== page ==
UltimateDisney.com | Review Index | Wave 5 on the Walt Disney Treasures Page | Treasures in Direct-to-Video Listings | Vintage Disney TV Shows

Elfego Baca The Swamp Fox: Legendary Heroes DVD Review

Buy Walt Disney Treasures: Legendary Heroes from Amazon.com

Disc 1: Elfego Baca (Click links to jump directly to relevant portion of the review)

Directors: Norman Foster, Christian Nyby

Cast: Robert Loggia (Elfego Baca), Robert F. Simon (Ed Morgan), James Dunn (J. Henry Newman), Lisa Montell (Anita Chavez), Leonard Strong (Zangano), Charles Maxwell (Charlie), Linc Foster (Jim Spears), Rico Alaniz (El Sinverguenza), Lynn Bari (Mrs. Simmons), James Drury (Joe Monroe), Kenneth Tobey (Red Daniels), Annette Funicello (Chiquitta Bernal), Grant Withers (Sheriff Sam), Edward Colmans (Fernando Bernal)

3 Episodes: The Nine Lives of Elfego Baca, Four Down and Five Lives to Go, Elfego Baca, Attorney at Law / Originally Aired Between October 3, 1958 and February 6, 1959

Video and Audio; Bonus Material: "The Many Lives of Robert Loggia", Galleries

Disc 2: The Swamp Fox: (Click title to view that portion of the review)

3 Episodes: The Birth of the Swamp Fox, Brother Against Brother, Tory Vengeance

Video and Audio; Bonus Material: "Walt Disney Presents Heroes of the American Frontier"
Closing Thoughts

Running Time: 352 Minutes (5 hours, 52 minutes) / Rating: Not Rated
Disc One: 175 minutes (155 - episodes, 3 - introduction, 17 - extras)
1.33:1 Fullscreen (Original Aspect Ratio), Dolby Digital 2.0 Mono (English)
Subtitles: English; Closed Captioned / DVD Release Date: December 6, 2005
Two single-sided, dual-layered discs (DVD-9); Suggested Retail Price: $32.99
Page 1: Set Overview and Disc 1 - "Elfego Baca" Episodes, Video & Audio, Bonus Features
Page 2: Disc 2 - "The Swamp Fox" Episodes, Video & Audio, Bonus Features, Closing Thoughts

With his record for innovation, Walt Disney is often labeled a visionary who was ahead of his time. But, Walt was not merely a forward thinker. He was a man in tune with all times. His success with contemporary audiences was mostly unquestionable and his legacy has continued to delight today's children as much as his creations did their first viewers. While his revolutionary and enduring work in animation, cinema, television, and theme parks is very much reflective of its production eras, Walt often achieved a timelessness in his projects by being conscious of the past and open towards the future. These two chronological absolutes which surround every moment were represented in Walt's original Disneyland design in the areas known as Frontierland and Tomorrowland. In turn, the past and future were also conveyed in two components of the similarly-patterned anthology television series which first took to the air in the fall of 1954 with the title "Disneyland." The hour-long
weekly program, which arose primarily out of a need to fund Walt's ambitious plans for the unprecedented Anaheim theme park, found popularity quickly. While it would undergo a number of title changes over the years, Walt's unique series would live on well beyond his death and continue to appear in late-night reruns after its 1990 cancellation.

With "Operation Undersea", the seventh episode of "Disneyland" which detailed the filming of 20,000 Leagues Under the Sea, the show had produced what would win the Emmy for Best Individual Program of the Year. In "Davy Crockett, Indian Fighter", episode #8, Walt had a bona fide phenomenon on his hands. You probably know about that series' unparalleled success, the merchandise craze it spawned, and the way in which Walt resurrected Davy, who had died in his third episode for two additional shows. As far as DVD goes, "Davy" had its day in the sun in 2001, among the first wave of four limited edition tins in the collectible Walt Disney Treasures line. But the popularity of the Davy Crockett adventures, which were among the first of the Frontierland-themed anthology episodes, undoubtedly laid the groundwork for Walt to tell the stories of other real life heroes from America's past. This is precisely what he chose to do, which leads us to "Elfego Baca" and "The Swamp Fox", launched under the Frontierland banner of the anthology series (then known as "Walt Disney Presents") in the falls of 1958 and 1959, respectively. Disney has seen fit to include three episodes from each of these two series in a Walt Disney Treasures set called Elfego Baca The Swamp Fox: Legendary Heroes.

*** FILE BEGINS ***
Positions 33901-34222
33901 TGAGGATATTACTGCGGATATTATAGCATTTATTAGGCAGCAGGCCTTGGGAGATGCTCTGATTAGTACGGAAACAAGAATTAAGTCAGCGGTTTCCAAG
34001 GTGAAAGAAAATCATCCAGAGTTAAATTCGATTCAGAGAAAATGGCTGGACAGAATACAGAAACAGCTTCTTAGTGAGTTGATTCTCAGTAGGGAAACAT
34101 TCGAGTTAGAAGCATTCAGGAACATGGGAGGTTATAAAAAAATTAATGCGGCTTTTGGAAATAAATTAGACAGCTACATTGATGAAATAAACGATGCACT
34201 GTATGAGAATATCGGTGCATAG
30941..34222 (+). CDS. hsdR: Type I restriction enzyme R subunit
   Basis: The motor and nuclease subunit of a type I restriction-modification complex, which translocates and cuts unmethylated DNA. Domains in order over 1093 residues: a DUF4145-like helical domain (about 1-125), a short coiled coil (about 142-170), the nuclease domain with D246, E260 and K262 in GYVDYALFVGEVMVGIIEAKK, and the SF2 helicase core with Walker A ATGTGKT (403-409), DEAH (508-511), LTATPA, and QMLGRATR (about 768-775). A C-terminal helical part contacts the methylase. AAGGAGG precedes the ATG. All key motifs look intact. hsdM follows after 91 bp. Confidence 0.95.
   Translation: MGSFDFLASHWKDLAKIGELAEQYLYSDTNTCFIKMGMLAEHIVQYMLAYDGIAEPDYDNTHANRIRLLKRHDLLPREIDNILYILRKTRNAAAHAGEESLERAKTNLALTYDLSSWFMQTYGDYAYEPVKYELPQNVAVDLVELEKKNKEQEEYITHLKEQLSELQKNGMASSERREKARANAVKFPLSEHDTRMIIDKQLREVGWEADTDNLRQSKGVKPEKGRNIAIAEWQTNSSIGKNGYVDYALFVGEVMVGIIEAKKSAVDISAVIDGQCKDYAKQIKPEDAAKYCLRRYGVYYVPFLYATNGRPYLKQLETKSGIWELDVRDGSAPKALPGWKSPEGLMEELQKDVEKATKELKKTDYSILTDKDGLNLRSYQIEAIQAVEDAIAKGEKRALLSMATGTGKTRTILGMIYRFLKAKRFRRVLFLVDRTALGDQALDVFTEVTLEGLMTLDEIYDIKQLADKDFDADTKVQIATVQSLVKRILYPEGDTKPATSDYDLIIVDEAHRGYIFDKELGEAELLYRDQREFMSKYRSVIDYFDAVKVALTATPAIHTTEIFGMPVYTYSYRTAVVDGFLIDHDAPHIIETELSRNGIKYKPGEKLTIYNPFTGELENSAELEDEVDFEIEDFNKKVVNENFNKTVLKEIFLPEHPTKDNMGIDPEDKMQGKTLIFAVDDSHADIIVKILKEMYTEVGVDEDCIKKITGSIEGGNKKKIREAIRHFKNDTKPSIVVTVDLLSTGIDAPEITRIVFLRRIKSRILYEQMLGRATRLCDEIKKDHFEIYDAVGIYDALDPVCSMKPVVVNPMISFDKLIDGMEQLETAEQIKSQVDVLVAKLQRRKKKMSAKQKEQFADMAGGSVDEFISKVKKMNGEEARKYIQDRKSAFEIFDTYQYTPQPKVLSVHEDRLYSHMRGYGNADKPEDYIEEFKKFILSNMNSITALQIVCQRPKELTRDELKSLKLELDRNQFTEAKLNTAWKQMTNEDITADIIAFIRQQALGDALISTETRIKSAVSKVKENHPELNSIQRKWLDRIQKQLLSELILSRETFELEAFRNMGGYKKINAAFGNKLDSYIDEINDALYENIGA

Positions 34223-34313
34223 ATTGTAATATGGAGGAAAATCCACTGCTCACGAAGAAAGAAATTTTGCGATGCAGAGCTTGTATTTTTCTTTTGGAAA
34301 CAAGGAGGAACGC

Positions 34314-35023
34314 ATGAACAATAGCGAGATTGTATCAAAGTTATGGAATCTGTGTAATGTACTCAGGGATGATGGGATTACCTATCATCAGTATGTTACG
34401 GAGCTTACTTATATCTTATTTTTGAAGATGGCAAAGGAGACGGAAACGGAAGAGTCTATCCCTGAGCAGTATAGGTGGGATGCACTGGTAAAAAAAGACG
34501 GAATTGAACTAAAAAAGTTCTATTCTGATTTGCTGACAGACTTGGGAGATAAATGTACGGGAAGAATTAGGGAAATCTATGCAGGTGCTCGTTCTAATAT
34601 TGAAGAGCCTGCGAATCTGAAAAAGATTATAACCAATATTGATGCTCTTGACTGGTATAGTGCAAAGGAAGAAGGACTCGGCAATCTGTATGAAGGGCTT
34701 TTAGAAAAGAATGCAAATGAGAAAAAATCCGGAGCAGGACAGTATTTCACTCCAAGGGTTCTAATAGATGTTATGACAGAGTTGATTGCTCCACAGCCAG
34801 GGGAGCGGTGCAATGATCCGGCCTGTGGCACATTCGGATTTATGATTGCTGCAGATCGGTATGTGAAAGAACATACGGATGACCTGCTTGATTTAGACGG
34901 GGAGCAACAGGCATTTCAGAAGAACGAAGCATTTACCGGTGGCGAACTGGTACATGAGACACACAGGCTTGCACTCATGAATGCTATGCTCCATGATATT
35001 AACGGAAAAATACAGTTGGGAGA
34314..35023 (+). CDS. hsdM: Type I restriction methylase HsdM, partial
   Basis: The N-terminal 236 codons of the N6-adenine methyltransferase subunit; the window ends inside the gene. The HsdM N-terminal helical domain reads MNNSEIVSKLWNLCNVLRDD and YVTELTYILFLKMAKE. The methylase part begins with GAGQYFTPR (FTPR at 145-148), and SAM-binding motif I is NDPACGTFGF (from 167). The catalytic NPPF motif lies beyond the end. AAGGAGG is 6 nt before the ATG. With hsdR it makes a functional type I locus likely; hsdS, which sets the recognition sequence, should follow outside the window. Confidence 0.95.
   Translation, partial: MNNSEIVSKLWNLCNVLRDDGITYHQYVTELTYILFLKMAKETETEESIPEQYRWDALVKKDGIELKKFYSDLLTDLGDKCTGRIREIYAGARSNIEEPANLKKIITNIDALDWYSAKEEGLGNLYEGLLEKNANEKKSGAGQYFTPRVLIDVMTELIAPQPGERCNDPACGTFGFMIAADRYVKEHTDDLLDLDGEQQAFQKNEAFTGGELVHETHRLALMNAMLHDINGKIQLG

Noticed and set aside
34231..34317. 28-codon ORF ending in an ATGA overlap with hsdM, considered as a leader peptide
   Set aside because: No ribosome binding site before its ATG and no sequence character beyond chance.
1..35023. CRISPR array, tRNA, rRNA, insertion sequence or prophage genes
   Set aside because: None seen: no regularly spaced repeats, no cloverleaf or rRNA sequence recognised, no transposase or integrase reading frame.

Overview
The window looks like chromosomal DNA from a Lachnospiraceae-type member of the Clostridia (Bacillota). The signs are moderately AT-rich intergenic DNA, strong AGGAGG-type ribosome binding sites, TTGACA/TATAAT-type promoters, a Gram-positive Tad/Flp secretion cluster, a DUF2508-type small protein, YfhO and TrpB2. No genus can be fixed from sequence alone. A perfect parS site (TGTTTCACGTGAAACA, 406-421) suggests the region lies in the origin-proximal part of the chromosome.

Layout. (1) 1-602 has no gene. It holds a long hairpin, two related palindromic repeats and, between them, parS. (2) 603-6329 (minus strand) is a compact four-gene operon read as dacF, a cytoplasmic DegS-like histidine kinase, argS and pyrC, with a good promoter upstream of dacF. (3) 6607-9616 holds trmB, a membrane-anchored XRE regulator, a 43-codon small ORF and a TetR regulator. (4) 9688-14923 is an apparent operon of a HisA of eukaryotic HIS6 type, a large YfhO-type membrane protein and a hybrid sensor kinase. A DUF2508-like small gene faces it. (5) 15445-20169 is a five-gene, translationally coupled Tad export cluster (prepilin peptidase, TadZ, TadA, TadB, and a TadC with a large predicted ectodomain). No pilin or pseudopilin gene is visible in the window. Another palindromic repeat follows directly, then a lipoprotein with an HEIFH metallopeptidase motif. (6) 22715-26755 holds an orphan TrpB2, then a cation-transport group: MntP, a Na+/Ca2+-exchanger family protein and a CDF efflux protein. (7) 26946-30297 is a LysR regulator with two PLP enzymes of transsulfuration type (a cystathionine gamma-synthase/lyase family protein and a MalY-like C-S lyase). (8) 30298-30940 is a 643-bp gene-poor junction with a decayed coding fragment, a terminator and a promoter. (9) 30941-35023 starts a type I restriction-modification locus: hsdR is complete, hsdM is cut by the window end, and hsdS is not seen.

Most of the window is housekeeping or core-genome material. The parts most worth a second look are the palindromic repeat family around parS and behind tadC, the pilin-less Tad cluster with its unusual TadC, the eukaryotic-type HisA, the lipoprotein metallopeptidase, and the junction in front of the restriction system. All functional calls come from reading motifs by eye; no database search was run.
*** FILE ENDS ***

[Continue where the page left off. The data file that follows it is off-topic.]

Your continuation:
Robert Loggia plays Elfego Baca, a New Mexican who's quick on the draw. J. Henry Newman (James Dunn) is Elfego's law partner in one of the set's featured episodes and four of the series installments altogether.

"Elfego Baca", set in 1880s New Mexico, tells of the improbable but mostly true adventures of a Mexican American man who earned a reputation for being difficult to kill, became sheriff of a town, and then an underdog-defending lawyer. Elfego is not the type of individual you'd read about in history books, but he (at least in Walt Disney's version) is principled and brave, like any hero should be. In its first two episodes, Disney's series can easily be labeled a Western, but those whom the genre immediately turns off, will soon discover (should they give it a chance) that in spite of the untamed West setting of just-north-of-Mexico, the series offers quite a bit more than cowboys, Indians, saloons, and gunplay. All four of those elements do figure in the three chosen episodes and you might be surprised by the levels of violence in a 1950s television program bearing Walt Disney's name and introduction, but comedy, drama, adventure, crime, and mystery are also seamlessly weaved in alongside the involving gunplay.